PPL Electric Utilities demonstrates the potential of smart grid automated power restoration in keeping the lights on.
A regular claim during the rollout of smart meters and smart grid has been the possibility with data and technology to better manage outages by learning about them earlier, fixing them faster and even avoiding them altogether.
PPL Electric Utilities, which serves about 1.4 million customers in central and eastern Pennsylvania, now demonstrates this. PPL estimates that in the past five years, its smart grid automated power restoration network has helped customers avoid 100 million minutes in the dark.
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This is achieved with the smart grid technology rerouting the power in the event of a problem, keeping the outage area contained to the smallest possible footprint.
“This is a milestone born of innovation and imagination, one we believe has no equal in the US utility industry,” said PPL Electric Utilities President Greg Dudkin. “It represents our commitment to using technology to benefit our customers and to providing superior reliability.”
The smart grid network with sensors and switches coupled with advanced software systems is part of a significant investment made by PPL in its power system over the past decade.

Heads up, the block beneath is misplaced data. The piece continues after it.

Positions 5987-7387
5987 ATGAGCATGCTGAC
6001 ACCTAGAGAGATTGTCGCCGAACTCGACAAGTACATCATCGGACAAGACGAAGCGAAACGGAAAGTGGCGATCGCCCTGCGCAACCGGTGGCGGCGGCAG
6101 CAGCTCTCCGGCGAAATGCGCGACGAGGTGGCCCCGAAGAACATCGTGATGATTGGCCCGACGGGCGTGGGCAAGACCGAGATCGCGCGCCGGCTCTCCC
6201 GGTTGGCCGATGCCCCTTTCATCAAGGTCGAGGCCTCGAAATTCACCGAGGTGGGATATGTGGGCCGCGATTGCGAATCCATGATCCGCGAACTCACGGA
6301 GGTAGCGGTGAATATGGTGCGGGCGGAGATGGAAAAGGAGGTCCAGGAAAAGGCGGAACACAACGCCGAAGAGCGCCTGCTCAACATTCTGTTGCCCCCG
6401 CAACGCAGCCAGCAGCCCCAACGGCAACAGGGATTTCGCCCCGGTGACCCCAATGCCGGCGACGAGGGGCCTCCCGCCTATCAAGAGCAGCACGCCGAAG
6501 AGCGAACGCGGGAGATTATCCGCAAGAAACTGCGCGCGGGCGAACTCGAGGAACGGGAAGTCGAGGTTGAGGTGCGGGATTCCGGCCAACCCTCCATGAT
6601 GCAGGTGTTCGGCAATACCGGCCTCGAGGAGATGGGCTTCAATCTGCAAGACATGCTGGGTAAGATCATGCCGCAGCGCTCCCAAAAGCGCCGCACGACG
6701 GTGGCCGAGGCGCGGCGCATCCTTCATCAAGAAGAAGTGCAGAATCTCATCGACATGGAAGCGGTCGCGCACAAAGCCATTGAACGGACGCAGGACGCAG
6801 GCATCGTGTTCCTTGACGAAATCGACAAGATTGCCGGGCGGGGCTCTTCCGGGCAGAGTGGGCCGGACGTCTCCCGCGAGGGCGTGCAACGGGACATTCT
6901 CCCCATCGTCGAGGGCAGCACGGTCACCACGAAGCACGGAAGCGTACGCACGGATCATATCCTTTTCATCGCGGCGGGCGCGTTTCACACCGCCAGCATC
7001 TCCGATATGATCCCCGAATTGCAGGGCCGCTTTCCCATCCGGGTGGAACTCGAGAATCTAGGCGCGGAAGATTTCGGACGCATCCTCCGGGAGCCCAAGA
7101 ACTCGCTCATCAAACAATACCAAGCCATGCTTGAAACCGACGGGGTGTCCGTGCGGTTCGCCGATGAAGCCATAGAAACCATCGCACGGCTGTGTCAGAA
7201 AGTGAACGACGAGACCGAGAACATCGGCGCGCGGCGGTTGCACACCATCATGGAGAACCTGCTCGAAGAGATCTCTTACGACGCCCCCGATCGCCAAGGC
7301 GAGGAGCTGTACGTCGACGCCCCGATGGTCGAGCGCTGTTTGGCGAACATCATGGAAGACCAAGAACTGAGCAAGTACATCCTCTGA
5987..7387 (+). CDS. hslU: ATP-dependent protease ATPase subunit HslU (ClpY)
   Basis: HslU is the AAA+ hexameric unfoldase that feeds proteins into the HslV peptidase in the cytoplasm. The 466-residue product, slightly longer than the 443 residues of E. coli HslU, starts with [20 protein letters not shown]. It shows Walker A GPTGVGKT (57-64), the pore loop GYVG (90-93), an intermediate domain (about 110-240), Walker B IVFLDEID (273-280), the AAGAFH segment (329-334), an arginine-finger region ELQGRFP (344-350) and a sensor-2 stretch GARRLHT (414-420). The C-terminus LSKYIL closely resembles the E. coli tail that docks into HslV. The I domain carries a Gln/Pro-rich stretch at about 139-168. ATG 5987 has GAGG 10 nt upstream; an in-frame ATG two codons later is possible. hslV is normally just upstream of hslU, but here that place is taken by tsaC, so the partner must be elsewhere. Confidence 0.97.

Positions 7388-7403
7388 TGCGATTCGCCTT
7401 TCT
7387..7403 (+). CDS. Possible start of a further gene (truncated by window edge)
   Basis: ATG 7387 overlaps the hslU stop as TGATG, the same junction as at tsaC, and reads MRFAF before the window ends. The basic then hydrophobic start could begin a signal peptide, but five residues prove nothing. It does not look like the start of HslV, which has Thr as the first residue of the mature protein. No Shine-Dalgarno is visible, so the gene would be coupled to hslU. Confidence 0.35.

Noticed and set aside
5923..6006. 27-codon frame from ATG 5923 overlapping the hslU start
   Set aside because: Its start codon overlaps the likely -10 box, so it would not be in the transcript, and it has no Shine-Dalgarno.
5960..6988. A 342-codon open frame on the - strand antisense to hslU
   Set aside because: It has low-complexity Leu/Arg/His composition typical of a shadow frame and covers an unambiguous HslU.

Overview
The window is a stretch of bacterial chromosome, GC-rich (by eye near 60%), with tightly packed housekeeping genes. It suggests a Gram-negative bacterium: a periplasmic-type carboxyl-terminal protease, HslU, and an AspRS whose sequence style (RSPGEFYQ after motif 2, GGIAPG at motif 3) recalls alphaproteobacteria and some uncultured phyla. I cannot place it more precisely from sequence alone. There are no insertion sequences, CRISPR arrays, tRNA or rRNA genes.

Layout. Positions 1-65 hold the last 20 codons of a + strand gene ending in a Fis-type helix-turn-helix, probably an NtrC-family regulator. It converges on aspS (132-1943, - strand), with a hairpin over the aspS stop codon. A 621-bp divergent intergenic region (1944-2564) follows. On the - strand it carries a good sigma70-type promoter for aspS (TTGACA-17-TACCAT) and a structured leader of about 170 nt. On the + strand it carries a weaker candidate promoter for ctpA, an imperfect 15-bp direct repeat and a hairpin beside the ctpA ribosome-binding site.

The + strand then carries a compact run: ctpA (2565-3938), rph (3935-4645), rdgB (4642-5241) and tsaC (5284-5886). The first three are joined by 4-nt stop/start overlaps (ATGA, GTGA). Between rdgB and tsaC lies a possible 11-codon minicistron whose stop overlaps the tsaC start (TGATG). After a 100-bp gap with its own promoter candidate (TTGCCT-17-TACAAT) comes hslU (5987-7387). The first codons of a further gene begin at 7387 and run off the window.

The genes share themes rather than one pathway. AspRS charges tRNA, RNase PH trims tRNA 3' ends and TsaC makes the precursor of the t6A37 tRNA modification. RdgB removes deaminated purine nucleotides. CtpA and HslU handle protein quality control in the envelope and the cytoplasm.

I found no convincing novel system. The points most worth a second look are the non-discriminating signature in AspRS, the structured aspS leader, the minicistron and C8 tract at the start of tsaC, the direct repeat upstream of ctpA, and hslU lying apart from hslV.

During that time, the company says it also has rebuilt ageing power lines, added more storm-resistant wires and poles and instituted data-driven equipment maintenance and replacement programmes. Other initiatives including a comprehensive tree trimming and removal programme.
New ways to improve reliability also are being sought. One example is a battery in service near Harrisburg to provide power to customers in the event of an outage. The customer experience would be essentially the same as smart grid automated power restoration. However, instead of reconnecting to the grid, homes would be temporarily powered by the battery. The technology is being considered for other areas in the PPL footprint.
PPL’s collective reliability efforts, bolstered by its smart grid gains, have reduced the average frequency of outages across its grid by nearly a third since 2011, the company said in a statement.